Discover more from Nathan Winograd
The Short Life & Tragic Death of Bowie
Puppy killed by Los Angeles County pound despite rescue interest
On November 10, 2022, a little 10-pound terrier named Bowie was surrendered to the Los Angeles County Department of Animal Care & Control (LACDACC), the pound run by Marcia Mayeda. The family informed staff that they could not keep him because of their landlord’s no-pet policies.
Bowie was terrified, but while he sat at the shelter for over three weeks in one of the country’s wealthiest and most cosmopolitan communities, no one on staff socialized him. No staff member tried to get him out of his shell. No one showed him the compassion and kindness that studies prove make a life-and-death difference for fearful dogs, like Bowie. According to a LACDACC insider who spoke to me on condition of anonymity,
People here don’t do the things they are supposed to do, like make sure animals who need it get their medication or follow up with people calling to adopt. They will not do things they do not have to, like work with scared dogs to get them ready for adoption. It is just easier to kill them.
Bowie sat in Building 3, locked away from public view, in a cage by himself. Still, Bowie had an out. A rescue group came forward to give Bowie what staff at LACDACC would not: safe harbor and time — time to abandon fear, to forget a haunted past, and to learn that humans can be trusted after all. Most importantly, they offered to provide him with a loving home. It would be of no use. The same day that rescuers expressed interest in Bowie, LACDACC had killed him without warning.
Instead of a new beginning, the little dog who should have had his whole life ahead of him, who posed no threat to anyone, was injected with an overdose of poison and turned to ash. He was barely 15 weeks old.
Knowing and deliberate
When community outrage erupted over Bowie’s killing, Mayeda and her team tried to assure the public that they “deeply regret[ted]” the puppy’s death. Maria Rosales, the manager of LACDACC’s Baldwin Park facility, which killed Bowie, called it a mistake. It was a lie.
Records obtained under the Freedom of Information Act show that two staff members knowingly and deliberately scheduled Bowie to be killed by claiming that he was dangerous — each of them writing, “I have personally verified and therefore, recommend based on the criteria stated in OPK 120, that this animal is eligible for PTS.”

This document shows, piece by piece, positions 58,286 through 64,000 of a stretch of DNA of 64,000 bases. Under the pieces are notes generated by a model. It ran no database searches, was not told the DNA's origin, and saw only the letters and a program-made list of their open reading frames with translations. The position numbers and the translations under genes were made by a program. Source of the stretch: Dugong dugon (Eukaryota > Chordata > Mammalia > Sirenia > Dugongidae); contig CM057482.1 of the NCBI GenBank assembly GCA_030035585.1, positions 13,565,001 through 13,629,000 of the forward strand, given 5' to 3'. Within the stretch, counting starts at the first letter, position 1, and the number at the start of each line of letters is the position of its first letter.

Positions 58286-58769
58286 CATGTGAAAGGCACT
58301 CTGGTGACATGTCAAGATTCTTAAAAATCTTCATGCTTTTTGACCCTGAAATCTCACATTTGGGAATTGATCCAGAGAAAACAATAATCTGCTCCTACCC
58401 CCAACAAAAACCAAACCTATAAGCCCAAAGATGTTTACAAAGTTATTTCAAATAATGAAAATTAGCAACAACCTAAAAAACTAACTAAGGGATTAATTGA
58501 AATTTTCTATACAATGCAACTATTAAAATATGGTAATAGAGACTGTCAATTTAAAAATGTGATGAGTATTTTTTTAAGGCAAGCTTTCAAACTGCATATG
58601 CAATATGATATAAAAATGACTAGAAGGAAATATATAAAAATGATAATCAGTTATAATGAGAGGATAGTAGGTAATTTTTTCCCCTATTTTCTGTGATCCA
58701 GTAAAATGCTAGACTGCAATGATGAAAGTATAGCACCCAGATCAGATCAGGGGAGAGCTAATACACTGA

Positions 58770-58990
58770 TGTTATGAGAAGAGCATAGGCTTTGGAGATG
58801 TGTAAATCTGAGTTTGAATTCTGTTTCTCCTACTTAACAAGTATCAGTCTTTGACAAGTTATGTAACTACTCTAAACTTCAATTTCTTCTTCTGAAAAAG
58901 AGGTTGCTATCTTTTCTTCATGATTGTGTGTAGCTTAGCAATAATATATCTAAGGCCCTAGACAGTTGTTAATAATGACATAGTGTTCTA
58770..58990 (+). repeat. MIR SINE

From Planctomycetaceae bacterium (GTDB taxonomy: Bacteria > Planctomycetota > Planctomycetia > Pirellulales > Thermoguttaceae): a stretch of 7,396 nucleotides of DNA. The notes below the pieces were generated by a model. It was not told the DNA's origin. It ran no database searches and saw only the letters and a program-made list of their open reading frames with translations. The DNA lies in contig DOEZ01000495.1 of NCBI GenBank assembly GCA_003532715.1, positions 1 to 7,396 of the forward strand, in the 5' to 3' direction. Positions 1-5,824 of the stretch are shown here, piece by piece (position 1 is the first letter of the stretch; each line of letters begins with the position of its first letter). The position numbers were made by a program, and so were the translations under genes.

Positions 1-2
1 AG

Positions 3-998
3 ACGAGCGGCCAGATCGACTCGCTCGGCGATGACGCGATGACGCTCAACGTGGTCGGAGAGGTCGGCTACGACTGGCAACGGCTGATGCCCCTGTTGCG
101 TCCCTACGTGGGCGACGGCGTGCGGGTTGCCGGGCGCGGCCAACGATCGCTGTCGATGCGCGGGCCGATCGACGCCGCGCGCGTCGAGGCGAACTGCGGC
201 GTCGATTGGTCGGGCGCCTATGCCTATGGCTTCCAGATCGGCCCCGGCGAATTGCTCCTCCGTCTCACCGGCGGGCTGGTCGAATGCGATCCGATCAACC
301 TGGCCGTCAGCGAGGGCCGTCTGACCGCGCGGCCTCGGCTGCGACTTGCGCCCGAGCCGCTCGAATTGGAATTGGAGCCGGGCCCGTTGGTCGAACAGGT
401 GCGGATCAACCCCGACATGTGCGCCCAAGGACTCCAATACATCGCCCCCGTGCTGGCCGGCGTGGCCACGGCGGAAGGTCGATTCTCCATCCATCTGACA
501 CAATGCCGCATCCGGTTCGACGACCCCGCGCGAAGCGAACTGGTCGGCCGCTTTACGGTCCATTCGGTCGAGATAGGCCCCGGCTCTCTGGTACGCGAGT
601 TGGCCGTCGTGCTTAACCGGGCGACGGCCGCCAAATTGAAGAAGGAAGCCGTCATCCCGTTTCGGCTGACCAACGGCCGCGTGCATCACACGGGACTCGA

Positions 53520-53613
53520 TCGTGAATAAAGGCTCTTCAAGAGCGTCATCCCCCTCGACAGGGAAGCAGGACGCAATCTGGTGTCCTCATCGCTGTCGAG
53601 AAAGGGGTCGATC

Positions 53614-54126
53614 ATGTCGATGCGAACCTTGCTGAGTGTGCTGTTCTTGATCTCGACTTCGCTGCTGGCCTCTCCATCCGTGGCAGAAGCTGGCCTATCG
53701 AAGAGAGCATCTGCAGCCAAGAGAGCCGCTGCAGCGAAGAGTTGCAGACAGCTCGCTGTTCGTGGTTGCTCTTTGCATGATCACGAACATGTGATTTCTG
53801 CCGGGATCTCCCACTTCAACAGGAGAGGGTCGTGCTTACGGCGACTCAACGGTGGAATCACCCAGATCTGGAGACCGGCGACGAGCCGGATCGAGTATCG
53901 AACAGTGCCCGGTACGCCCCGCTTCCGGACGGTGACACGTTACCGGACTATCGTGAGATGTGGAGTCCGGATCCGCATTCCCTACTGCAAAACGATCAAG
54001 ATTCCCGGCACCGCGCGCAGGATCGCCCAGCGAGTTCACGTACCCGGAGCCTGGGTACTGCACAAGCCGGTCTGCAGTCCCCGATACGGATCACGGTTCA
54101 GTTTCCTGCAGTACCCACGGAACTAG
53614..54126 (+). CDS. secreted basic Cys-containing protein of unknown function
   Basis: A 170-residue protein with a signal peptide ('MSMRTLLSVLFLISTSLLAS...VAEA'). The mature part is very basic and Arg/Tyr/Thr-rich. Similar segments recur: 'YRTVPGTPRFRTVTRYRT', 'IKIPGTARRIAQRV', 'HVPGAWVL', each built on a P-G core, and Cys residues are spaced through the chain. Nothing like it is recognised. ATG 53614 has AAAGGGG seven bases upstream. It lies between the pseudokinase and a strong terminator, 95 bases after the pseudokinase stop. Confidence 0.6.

PTS — meaning “Put to Sleep” — is a euphemism for killing. OPK 120 is the policy that authorizes the killing of animals alleged to have “a behavioral or temperamental defect that could pose a health or safety risk or otherwise make them unsuitable for placement as a pet.” According to Mayeda, policy dictates that animals be killed for the following criteria: “severe injury, untreatable illness, or dangerous/wild temperament.”
According to his records, Bowie was neither injured nor ill. Instead, he was deemed dangerous. A prior whistleblower told me that mislabeling like this “happens a lot,” something confirmed by the current LACDACC insider: “[OPK 120] is not used to save animals as [LACDACC] pretends. It is the excuse used to kill them.” In other words, killing Bowie was intentional. And it is nothing new.
Under Mayeda, LACDACC has been rampant with neglect, abuse, and systematic killing. Animals have been starved to death, cats have contracted panleukopenia because they were not given an examination, treatment, or vaccinations on intake, animals have been left with torn ears and gouged eyes without rehabilitative care, and animals have been warehoused in filthy conditions. There’s more: staff physically assaulting animals and staff clocking in and then going home, getting paid for sleeping on the clock, while animals are left in need.
Same outcome, different animal
Indeed, not long ago, Mr. Pickles was likewise surrendered by his family to LACDACC. He, too, was a baby: only 1½ years old. Although initially scared, Mr. Pickles turned out to be very sweet, rubbing up against the bars of his cage when volunteers or staff walked by and calling out to them with a soft meow. He was so pliable that a volunteer put Mr. Potato Head glasses on him, caressed his soft orange face, and snapped his photo to show others how cute he was.